Idaho

Below Fall Creek Falls, Idaho
At a Glance
  • State Population: 1,754,208
  • Local Health Departments: 7
  • Frequent Public Health Emergencies: Wildfires, Flooding, Landslides
  • Key Emergency Operations Center Activations: 2020: COVID-19 Pandemic; 2017: Spring Flooding; 2016-2017: Severe Winter Storm;
  • CDC PHEP Funding:
    FY 2021: $5,246,538
    FY 2020: $5,546,900
  • CDC Crisis Response Funding: COVID-19
    FY 2021: $11,451,854
    FY 2020: $4,567,500
PHEP-Funded Staff
  • Epidemiologists: 1
  • Laboratorian: 3
  • Educator: 2
  • CDC Preparedness Field Staff: 2
  • Other*: 7

*Includes IT specialists, administrative staff, statisticians, and other positions

Top 5 Preparedness Investments
  1. Public Health Laboratory Testing
  2. Public Health Surveillance and Epidemiologic Investigation
  3. Medical Materiel Management and Distribution
  4. Medical Countermeasure Dispending and Administration
  5. Community Preparedness
Stories from the Field
il-stories
CDC in Action–PHEP Enhances Idaho’s Readiness to Respond during Solar Eclipse Event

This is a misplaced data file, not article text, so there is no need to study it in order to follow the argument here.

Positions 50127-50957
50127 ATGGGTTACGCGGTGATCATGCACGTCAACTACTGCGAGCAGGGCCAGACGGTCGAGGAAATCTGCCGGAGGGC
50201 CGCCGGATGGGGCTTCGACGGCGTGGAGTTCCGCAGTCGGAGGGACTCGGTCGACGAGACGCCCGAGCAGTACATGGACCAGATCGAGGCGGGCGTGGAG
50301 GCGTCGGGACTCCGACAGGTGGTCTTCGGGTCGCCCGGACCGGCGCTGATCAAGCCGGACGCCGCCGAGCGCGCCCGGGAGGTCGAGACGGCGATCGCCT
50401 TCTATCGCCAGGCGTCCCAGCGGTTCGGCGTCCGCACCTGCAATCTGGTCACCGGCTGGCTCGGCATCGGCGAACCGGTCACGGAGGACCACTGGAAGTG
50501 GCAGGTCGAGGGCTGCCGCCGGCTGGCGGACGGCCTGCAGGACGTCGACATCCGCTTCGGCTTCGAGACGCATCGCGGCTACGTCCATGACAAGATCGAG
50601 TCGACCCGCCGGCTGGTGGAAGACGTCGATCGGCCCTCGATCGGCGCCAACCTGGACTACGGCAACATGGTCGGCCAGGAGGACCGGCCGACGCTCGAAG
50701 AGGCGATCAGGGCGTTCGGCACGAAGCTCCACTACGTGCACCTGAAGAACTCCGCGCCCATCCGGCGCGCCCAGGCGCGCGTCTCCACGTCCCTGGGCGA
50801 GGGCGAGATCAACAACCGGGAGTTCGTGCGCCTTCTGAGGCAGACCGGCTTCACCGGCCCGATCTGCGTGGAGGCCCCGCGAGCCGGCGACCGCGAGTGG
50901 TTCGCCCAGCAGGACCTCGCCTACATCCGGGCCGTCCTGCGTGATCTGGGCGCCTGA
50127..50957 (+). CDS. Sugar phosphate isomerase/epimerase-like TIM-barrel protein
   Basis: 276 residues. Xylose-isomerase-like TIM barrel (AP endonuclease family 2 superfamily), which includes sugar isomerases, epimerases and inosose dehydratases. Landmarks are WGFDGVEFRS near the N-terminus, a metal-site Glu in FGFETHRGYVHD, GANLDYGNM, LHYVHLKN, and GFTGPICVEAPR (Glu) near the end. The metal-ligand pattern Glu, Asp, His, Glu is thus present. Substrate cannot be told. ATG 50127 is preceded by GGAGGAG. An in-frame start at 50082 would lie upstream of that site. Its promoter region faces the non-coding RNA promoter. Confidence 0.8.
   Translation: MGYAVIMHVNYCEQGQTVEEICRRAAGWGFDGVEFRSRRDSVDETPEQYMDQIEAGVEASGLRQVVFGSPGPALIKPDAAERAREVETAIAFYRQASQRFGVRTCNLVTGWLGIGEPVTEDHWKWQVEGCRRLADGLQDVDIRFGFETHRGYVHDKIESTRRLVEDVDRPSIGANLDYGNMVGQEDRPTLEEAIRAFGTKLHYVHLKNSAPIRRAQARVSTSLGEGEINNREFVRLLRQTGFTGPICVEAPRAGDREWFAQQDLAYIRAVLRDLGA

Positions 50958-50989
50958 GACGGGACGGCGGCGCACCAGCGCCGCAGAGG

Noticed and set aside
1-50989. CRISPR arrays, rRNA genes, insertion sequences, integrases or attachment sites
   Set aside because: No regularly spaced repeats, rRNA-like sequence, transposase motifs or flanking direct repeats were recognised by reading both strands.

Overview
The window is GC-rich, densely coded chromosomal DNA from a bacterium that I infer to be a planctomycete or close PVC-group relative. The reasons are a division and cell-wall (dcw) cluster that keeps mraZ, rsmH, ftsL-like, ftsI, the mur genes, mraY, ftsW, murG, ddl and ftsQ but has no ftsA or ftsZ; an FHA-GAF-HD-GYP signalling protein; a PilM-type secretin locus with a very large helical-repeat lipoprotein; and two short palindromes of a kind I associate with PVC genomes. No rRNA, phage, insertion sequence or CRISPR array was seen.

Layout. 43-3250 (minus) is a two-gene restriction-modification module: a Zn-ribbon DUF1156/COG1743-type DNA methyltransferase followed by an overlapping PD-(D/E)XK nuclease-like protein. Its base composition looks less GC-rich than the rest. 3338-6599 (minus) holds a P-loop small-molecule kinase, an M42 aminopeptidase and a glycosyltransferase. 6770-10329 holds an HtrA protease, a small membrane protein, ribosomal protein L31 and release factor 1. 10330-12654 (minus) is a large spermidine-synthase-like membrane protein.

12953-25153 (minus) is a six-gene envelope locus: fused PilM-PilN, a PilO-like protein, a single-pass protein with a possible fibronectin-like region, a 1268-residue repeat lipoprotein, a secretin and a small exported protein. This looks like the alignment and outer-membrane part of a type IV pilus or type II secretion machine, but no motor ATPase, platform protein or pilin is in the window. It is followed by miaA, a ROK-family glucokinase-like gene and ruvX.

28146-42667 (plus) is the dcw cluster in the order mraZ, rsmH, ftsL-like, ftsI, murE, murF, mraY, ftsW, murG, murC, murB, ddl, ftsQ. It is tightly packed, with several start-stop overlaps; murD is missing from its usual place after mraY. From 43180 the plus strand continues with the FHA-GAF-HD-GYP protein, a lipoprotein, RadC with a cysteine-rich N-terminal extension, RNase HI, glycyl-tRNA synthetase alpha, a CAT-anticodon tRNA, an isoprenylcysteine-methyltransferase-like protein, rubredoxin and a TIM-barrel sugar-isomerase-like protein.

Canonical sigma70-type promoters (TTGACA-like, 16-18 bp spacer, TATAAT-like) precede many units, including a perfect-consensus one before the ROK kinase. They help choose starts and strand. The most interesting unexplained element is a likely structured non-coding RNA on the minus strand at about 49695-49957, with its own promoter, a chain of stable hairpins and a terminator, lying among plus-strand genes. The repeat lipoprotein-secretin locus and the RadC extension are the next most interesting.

In Idaho, PHEP supports a CDC field epidemiologist who works with state and local public health agency staff to strengthen surveillance and outbreak response. To prepare for the large influx of visitors to Idaho expected during the August 2017 solar eclipse, the epidemiologist and a PHEP-supported CDC field advisor stationed in Idaho developed a surveillance plan to monitor anticipated health conditions and report findings to responding agencies. Thanks to this preparation supported by PHEP, responders received daily information on emergency department visits and selected reportable diseases and could act quickly if an increase in conditions of concern occurred.

Idaho Animal Plague
Responding to Animal Outbreak of Plague

When plague was identified in six cats during the summer of 2016, a CDC-supported public information officer (PIO) worked with state agencies to educate the public and veterinarians about how to protect themselves and their feline patients through press releases and the Health Alert Network. Plague can jump from animals to humans and cause death in about one out of 10 cases. As a result of advanced planning and having the right staff on hand to support a vigorous response, no humans were infected with plague and the feline outbreak ended with no further cases.

Page last reviewed: January 14, 2022, 02:10 PM